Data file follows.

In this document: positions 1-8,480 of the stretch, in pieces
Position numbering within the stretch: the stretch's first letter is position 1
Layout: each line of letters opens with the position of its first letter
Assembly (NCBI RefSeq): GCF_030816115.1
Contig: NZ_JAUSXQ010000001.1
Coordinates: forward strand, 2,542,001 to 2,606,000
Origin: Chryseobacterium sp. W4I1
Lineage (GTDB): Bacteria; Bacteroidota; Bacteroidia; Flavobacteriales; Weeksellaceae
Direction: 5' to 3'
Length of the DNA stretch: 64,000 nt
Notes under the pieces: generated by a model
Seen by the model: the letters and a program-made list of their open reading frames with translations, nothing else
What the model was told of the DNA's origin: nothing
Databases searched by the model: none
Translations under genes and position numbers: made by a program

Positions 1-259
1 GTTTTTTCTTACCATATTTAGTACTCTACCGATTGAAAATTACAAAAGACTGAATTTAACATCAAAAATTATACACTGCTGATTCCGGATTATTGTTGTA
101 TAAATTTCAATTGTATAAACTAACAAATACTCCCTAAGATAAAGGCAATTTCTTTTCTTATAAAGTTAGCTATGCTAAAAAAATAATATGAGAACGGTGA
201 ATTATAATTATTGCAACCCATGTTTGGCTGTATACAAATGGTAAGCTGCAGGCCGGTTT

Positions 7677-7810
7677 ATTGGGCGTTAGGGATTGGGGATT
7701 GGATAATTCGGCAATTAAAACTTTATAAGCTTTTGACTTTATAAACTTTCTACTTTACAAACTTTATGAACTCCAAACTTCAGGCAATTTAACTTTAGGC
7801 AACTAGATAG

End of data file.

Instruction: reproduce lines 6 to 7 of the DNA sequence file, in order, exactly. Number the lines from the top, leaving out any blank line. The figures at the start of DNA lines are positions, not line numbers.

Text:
Coordinates: forward strand, 2,542,001 to 2,606,000
Origin: Chryseobacterium sp. W4I1